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Sirleaf goes from cut to cut above

Alpha Sirleaf is a starter on the Northeast basketball team after getting cut his freshman and sophomore years. CONTRIBUTED PHOTO

Alpha Sirleaf really wanted to be a basketball player.

But during his first two years, he admits, he wasn’t there yet.

Sirleaf is a senior at Northeast High School and he got a late start in his hoops career. He didn’t start playing until he was in eighth grade, and even then it was mostly pickup games for fun.

He joined an organized league midway through his eighth grade school year, and then he tried to make the Northeast team as a freshman.

He gave it his all. It wasn’t enough.

He tried again sophomore year. Once again, he put everything he had into making the team. But when uniforms were handed out, he didn’t get one.

Junior year, he didn’t try because of restrictions due to the coronavirus pandemic.

If you think he gave up, you truly don’t know much about Sirleaf. Instead of quitting, he worked extra hard and gave it another try this year.

He’s not just on the team, he’s a starter who contributes every game.

“I never really thought about quitting, because if I did, I wouldn’t just be quitting basketball, but I’d be quitting on myself and I don’t want to do that,” said Sirleaf, who lives in Rhawnhurst and played in various leagues around his neighborhood to prepare for high school basketball. “I loved playing. When I was in eighth grade, I thought it was just running up and down the court and playing, but as I played on more teams, I realized how much more there was to it. It’s hard to be a good basketball player. I had to work at it.”

Sirleaf now starts for a team that has high hopes in making a run in the Public League this year. He’s a 6-foot-1 forward, which means he’s routinely up against guys who are much bigger than he is. Still, he has a job to do. He knows exactly why coach Steven Novosel calls his number. He has a role and he’s going to make sure he fills it to perfection.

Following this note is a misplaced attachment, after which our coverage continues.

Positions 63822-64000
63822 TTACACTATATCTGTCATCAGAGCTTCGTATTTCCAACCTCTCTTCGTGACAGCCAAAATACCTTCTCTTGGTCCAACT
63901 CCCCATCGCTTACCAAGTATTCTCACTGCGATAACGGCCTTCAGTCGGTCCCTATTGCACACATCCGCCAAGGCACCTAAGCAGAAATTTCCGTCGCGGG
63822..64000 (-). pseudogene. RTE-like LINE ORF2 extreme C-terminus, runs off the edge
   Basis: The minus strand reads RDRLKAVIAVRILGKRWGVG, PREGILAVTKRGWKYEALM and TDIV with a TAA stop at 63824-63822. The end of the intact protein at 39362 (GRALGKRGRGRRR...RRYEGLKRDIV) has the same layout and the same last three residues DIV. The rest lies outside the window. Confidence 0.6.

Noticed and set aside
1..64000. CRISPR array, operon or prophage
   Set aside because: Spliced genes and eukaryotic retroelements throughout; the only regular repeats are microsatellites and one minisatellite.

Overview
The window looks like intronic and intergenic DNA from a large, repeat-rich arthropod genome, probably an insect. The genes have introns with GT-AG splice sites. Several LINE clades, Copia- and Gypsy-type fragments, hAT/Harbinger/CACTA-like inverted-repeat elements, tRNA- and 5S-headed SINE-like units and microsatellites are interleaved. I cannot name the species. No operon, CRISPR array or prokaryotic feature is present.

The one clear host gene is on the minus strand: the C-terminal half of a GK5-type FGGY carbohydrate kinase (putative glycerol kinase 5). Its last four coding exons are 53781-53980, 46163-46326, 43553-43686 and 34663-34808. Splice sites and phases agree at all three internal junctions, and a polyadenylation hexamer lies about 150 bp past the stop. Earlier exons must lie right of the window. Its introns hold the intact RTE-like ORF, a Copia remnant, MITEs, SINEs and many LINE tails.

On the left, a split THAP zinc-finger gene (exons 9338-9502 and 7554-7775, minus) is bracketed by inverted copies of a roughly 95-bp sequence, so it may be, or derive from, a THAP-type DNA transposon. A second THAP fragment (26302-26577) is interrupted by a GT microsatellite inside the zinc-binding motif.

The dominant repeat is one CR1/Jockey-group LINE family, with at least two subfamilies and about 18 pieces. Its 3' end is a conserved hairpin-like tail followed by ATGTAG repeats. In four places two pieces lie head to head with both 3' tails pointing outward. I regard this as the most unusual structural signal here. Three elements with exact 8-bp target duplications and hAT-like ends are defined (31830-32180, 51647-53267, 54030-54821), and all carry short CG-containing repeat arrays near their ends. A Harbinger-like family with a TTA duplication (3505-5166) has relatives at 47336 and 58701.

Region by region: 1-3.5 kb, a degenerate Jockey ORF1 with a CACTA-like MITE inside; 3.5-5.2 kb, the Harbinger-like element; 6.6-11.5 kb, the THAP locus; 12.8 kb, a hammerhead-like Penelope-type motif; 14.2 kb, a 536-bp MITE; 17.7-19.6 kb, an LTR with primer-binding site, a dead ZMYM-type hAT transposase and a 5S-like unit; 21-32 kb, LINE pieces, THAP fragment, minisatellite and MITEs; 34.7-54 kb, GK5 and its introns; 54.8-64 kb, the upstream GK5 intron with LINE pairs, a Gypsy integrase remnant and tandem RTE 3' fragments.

“I have to crash the boards, get rebounds and play defense,” Sirleaf said. “I know why I’m there. I am not a scorer and that’s good. I’m a role player. This team has a lot of role players and we all know what we have to do. If we play our role well, we can win a lot more games than if we just do whatever we want.”

That’s not to say Sirleaf doesn’t have skill.

In playing during the summer, he’s developed some offensive moves and he’s learned to be a playmaker. And when the situation calls for it, he can bring those skills to Northeast, which makes the team tougher to defend. But he’s there to help the team more than anything.

“We have such a good team, I just do what our coaches tell us to do,” Sirleaf said. “Our coaches don’t care as much about winning as they do the students, the players. They push us to be better because that’s how we’ll become better people, and players. And if we do that, we’ll win more games.”

Sirleaf might be new to varsity basketball, but he has being a great teammate down.

In fact, early in the season he has worked in as a captain despite not having a lot of experience as a player. That leadership stems from being a dogged worker who willed himself on to the varsity team.

“I’ve talked with coach about getting cut, and i know why I was cut,” Sirleaf said. “I really wanted to get to play. I’ve always liked basketball and I wanted to be part of the team. So all the work was worth it.”

Sirleaf has the same attitude off the court that he has on it.

He excels in the classroom, where he has advanced-placement courses and he recently got a job as a busboy at Olive Garden.

Next year, he hopes to continue playing basketball in college. He might have to walk on to a team, but he’s optimistic he’ll have a great career both academically and athletically.

“I do pretty well in school and I know I definitely want to go to college,” Sirleaf said. “I’m looking at either studying software engineering or civil engineering. Since I was a kid, I’ve always been pretty good with technology and computers and I’m good working with my hands. I do well in school, so I think it will be a good major for me.”

If he attacks school like basketball, he’ll be in fine shape.

Now he just hopes his basketball team has enough to make his only year of playing for Northeast a memorable one.

The Public League is good, and Northeast is off to a 5-4 start, but he believes the best is yet to come.

“I think we have enough to go really far,” Sirleaf said. “We’re getting better. Everyone on this team knows their role. We have great role models and great role players. We’re all working for the same thing. I really think if we do what the coaches tell us, we can go to the chip.”

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